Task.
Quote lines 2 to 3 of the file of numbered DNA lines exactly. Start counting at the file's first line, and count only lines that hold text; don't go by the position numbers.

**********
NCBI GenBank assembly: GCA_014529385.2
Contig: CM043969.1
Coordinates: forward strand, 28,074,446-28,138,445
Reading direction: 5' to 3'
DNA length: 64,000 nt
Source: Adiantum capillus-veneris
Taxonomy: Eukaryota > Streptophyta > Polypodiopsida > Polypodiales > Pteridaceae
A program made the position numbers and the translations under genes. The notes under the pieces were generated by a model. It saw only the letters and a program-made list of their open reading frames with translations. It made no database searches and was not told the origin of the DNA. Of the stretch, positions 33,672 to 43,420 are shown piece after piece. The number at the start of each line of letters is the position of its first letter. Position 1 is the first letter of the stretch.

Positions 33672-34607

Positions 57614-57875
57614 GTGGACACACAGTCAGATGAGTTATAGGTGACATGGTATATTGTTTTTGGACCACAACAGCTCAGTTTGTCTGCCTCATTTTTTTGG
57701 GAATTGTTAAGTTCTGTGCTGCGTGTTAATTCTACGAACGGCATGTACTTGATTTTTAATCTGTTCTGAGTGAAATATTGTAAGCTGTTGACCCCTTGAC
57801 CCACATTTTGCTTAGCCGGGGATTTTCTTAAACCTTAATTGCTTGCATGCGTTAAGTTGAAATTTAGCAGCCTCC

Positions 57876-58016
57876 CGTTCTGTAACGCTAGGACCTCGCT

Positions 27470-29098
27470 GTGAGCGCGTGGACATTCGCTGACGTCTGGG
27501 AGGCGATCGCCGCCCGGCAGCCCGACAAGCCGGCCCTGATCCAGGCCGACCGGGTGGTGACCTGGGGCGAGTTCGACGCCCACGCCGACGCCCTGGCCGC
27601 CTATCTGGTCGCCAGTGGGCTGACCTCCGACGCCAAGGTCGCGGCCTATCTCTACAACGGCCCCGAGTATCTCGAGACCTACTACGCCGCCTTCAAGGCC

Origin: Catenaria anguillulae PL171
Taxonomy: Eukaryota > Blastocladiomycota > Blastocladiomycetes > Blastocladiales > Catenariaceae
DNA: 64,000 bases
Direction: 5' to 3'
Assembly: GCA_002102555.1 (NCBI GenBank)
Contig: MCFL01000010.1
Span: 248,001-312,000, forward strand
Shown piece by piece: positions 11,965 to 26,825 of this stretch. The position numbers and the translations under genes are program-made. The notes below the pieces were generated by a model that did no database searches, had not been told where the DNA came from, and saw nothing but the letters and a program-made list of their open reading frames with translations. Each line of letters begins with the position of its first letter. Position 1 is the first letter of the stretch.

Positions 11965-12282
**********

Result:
Contig: CM043969.1
Coordinates: forward strand, 28,074,446-28,138,445